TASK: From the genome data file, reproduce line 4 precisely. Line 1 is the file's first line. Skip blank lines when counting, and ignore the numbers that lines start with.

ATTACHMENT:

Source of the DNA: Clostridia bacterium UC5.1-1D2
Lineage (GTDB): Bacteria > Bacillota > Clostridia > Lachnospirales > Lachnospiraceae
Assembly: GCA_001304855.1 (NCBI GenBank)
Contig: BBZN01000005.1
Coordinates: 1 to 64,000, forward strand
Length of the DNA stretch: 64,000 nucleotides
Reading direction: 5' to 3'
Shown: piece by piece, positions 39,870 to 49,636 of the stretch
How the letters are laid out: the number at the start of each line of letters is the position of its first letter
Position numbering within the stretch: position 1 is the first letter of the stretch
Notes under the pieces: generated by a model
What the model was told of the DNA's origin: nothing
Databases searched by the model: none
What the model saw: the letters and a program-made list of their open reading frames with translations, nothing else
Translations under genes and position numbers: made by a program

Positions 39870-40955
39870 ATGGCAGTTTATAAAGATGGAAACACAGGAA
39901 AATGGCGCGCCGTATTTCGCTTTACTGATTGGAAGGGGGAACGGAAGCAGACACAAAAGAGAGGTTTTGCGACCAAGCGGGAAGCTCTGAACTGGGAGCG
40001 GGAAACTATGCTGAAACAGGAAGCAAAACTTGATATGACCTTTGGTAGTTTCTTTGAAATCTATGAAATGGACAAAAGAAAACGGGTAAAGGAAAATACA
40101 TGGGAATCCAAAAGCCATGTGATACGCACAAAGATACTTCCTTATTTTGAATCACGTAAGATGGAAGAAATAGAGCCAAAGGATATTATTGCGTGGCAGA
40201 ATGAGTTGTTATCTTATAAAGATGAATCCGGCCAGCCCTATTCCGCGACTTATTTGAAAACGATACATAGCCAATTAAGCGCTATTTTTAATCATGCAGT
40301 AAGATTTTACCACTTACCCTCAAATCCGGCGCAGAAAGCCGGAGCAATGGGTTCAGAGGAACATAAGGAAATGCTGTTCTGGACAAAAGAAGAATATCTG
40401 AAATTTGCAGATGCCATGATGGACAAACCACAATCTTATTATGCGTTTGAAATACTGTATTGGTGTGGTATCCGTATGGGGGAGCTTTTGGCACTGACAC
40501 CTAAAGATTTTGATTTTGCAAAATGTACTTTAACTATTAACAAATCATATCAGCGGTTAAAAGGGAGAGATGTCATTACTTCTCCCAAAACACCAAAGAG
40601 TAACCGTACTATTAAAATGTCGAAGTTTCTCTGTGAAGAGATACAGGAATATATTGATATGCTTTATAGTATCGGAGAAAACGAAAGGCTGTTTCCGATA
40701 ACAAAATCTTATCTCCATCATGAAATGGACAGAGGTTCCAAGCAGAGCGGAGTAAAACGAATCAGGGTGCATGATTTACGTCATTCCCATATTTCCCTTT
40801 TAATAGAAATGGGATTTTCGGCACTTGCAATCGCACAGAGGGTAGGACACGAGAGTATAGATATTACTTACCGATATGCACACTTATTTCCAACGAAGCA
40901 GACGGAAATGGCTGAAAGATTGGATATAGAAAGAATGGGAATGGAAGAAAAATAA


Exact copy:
Contig: BBZN01000005.1